In an ongoing saga of confused politics, One Nation’s senators are now further divided from each other, with Brian Burston telling the Government that he will support the vote for company tax cuts while party leader Pauline Hanson says she will vote to block the legislation.
Last week Senator Burston was dumped by Senator Hanson as the party’s whip, although he said that he had no plans to leave the party. Now Senator Burston has told the Coalition Government that he will now vote in favour of the changes to the company tax rate, which are now opposed by Senator Hanson despite her early deal with the Government to support it.
Senator Burston told the press that he was deciding to honour One Nation’s original deal with the Government that had been pushed aside by Senator Hanson’s reversal on her stance. Senator Burston’s decision to continue supporting company tax cuts won’t be enough for the Government to pass the plan, however.
Matthias Cormann, the Federal Finance Minister, said that despite the bleak outlook he would continue to work with crossbenchers to drum up support for the tax cuts. Liberal Senator Richard Colbeck stated that the party welcomed Senator Burston’s support.
Senator Hanson has said that she and Peter Georgiou, the only other senator in the party, would not change their position on the company tax cuts. She said that the party was “still standing strong” in resistance to the Government’s proposed tax cuts.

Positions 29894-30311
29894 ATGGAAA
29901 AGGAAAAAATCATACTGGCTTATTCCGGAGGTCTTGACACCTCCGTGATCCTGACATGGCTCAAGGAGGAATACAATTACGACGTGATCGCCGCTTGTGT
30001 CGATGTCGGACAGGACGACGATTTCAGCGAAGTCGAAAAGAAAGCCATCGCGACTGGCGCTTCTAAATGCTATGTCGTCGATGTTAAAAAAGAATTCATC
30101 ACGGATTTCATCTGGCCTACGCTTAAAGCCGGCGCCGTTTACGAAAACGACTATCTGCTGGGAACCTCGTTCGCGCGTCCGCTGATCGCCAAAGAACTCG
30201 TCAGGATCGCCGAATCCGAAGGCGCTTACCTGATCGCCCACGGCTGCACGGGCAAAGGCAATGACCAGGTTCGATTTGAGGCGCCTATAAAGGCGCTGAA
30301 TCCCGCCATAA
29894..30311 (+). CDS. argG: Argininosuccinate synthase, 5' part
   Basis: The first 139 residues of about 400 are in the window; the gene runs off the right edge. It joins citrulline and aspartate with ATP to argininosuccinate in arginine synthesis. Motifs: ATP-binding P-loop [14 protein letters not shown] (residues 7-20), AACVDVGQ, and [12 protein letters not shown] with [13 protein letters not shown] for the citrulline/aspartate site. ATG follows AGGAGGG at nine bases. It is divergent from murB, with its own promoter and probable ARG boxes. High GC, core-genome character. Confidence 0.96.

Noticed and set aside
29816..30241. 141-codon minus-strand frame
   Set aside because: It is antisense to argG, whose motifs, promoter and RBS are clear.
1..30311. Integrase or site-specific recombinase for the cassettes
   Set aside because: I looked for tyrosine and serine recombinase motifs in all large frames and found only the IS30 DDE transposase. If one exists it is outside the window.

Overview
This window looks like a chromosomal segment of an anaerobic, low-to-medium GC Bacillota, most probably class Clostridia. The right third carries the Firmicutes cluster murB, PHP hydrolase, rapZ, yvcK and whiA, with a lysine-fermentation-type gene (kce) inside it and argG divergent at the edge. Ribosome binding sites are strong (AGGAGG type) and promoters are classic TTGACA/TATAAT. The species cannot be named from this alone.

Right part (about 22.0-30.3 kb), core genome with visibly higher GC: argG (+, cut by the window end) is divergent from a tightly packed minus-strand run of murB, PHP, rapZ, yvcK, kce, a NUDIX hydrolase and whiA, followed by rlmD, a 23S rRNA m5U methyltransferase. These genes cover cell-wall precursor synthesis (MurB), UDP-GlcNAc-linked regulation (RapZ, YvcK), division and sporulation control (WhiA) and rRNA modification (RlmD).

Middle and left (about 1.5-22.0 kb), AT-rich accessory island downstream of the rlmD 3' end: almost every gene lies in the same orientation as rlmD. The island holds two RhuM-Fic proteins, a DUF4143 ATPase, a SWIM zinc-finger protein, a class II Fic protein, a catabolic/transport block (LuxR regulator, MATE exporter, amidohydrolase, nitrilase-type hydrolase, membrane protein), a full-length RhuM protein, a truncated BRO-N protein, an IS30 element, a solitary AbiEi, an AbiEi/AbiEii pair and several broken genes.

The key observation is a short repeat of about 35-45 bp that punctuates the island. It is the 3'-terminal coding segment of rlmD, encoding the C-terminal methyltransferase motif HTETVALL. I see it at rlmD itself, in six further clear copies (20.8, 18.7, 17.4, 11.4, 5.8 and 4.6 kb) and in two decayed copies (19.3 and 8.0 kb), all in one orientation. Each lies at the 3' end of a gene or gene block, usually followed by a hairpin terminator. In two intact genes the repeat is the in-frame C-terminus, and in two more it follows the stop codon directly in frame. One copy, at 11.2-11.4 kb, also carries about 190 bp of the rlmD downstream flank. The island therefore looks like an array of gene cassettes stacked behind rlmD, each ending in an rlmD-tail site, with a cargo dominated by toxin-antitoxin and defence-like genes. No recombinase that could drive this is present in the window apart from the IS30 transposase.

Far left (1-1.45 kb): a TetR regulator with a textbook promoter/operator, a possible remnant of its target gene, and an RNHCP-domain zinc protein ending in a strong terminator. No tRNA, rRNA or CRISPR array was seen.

Senator Hanson also insisted that she had consulted with Senator Burston before changing her position. She said that she has a “record” on her phone of a “nine-minute conversation” with Senator Burston on Monday.
She said that in the phone call, Senator Burston had agreed with her position that the party should no longer support tax cuts for large and medium companies. She went on to say that she has not spoken with Senator Burston since then.
She gave no guarantees about Senator Burston being on the party’s Senate ticket for the upcoming election. She said that the party’s pre-selection process had “yet to be finalised”.
Senator Hanson also said that it was expected that One Nation senators would vote unanimously on issues such as corporate tax rate changes. She said that the party wasn’t a “loose alliance” but that it was a strong party that would vote “as a bloc”.
Despite the obvious rift between herself and Senator Burston, Senator Hanson insisted that the party was not split and that they were “united” in their vote.
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